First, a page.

Meanwhile, Sharma has had a free run of the middle order. He was played at number three (Pujara's preferred place where he has played nearly all his Test cricket) till the first Test in Galle and when he failed there, Rahane was kicked upstairs so that Sharma could find a more sheltered billet at number 5. When Pujara was grinding through his massive innings at the SSC in Colombo, the commentary team, made up of Manjrekar, Gavaskar and Akash Chopra, came to the curious conclusion that Sharma was tailor-made for the number 5 spot because he could 'express' himself and play with the tail. Suddenly it was as if Sharma had some natural lien on the lower berth while Pujara would have to duke it out for a top order place with the likes of Rahul and Rahane or even one of the settled openers.
We've been here before. There was a time when V.V.S. Laxman was overlooked in favour of Yuvraj Singh, who was inferior to him by every measure known to Test match batsmanship. Yuvraj didn't like fast bowling and showboated when he should have knuckled down. But he periodically edged Laxman out because his patrons would talk up his attacking gifts or, all else failing, his ability to bowl left arm slows. And the reason why these arguments carried the day was because Yuvraj, like Rohit Sharma, had an advantage that neither Laxman (in his later career) nor poor Pujara could match: a place in the ODI squad.
Rohit Sharma is one of a long line of contemporary batsmen who play Test cricket because they look good playing ODI cricket. Sharma won his Test place on the strength of his spectacular displays as an ODI opening batsman and he has held in the expectation that his berserker ability to hit limited-overs double hundreds might rub off on his Test match form.
It is a truth increasingly acknowledged that a young man possessed of an ODI berth stands a better chance of holding down a Test match place than a young man without one. Pujara doesn't play limited overs cricket in any format for India and hasn't been able to find an IPL franchise that wants him. Rohit Sharma, in contrast, is a lion in Lilliput: the shorter the format, the better he gets. This counts against Pujara because while Sharma and others like him are constantly in the public eye because of the modern cricketing calendar, he is out of sight and mainly out of mind except when Test match cricket looms on the horizon.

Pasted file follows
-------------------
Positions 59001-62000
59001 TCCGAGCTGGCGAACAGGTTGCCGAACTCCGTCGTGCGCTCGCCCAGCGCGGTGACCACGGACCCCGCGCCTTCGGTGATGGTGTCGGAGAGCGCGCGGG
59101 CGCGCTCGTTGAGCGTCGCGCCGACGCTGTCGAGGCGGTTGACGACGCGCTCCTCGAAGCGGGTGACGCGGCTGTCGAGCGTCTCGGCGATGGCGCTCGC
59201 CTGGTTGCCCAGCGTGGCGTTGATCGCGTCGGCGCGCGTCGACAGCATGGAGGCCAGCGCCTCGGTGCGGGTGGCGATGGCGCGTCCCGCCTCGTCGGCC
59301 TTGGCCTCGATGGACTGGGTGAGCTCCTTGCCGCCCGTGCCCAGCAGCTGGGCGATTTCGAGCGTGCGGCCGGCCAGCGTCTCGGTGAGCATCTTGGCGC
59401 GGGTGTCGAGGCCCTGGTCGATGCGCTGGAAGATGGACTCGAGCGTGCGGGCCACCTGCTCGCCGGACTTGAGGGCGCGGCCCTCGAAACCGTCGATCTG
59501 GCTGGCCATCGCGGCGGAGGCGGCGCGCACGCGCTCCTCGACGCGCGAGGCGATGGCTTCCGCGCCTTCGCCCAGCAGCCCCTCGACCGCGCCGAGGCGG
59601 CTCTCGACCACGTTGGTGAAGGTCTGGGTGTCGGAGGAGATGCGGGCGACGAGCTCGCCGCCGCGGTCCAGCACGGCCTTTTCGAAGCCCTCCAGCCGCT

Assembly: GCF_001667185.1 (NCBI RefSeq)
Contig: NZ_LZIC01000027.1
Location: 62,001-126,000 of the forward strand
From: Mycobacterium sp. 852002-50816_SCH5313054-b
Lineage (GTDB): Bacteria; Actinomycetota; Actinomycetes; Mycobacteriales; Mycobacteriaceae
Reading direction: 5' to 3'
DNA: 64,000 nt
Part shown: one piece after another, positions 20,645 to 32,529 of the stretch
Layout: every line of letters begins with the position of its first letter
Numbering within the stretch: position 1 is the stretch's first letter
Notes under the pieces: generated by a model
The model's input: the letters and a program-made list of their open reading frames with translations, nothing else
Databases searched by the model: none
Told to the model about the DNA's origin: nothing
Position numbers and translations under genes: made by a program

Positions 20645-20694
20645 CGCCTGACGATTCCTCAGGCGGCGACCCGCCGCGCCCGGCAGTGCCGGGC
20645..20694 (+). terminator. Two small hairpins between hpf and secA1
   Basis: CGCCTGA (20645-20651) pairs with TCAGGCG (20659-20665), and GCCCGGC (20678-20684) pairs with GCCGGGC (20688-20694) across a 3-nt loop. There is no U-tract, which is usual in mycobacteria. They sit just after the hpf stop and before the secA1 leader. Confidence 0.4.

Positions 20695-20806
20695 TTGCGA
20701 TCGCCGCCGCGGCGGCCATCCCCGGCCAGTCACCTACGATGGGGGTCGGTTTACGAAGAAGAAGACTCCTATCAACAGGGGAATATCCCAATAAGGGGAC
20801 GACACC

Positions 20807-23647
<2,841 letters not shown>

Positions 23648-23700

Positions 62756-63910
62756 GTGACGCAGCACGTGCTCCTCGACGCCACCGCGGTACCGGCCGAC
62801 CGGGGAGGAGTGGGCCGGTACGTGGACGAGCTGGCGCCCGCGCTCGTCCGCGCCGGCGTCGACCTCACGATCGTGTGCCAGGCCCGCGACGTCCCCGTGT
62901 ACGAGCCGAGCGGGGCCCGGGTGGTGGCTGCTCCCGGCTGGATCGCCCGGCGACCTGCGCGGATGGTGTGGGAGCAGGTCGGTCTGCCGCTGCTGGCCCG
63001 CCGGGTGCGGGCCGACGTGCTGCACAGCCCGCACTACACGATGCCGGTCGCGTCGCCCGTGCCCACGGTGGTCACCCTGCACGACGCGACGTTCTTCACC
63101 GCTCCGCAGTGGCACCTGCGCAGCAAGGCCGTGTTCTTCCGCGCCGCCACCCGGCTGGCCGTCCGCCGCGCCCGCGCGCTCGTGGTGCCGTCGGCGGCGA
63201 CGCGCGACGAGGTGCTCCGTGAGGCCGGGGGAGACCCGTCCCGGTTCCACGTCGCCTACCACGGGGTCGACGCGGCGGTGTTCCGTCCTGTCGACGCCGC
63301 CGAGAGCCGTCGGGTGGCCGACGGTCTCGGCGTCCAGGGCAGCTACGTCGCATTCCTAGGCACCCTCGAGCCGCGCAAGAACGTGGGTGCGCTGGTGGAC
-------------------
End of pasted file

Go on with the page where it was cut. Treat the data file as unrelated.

The camaraderie that comes of constantly playing ODIs and Twenty20 cricket, the sense of always being in the mix, just never happens for Test match specialists like Pujara and the later Laxman. Multi-format players are buoyed up by their versatility; their teammates in these formats, their captains, their sponsors, want them to succeed. The force, so to speak, is with them. Someone like Pujara has to constantly make his own weather; the juggernaut of limited-overs cricket which underwrites the game has no interest in him.
To point this out is not to suggest that someone is to blame for this state of affairs; it is the way cricket has evolved and players like Yuvraj Singh and Rohit Sharma can scarcely be blamed for their good fortune. It is, simply, to ask for greater discrimination from the powers-that-be when it comes to picking Test teams.
It is not too much to ask that Test selectors be self-conscious about the dangers of allowing the stardust of limited-overs cricket to bedazzle them when they make their choices for the game's longest format. Nor is it conspiratorial to point out that Pujara's time in the wilderness had something to do with the fact that he belongs to an unfashionable cricketing province, Saurashtra. Saurashtra has great cricketing pedigree but it counts for nothing in the councils of the BCCI. Mumbai, of which Rohit Sharma is a native son, counts for a great deal.
It may well be that Test cricket is dying. Perhaps the empty stands in Colombo where Sangakkara played his last Test were a sign. If this is true - actually, especially if this is true - all the more reason to make sure that this great game is carried to its ghat by the right pall-bearers, by serious men.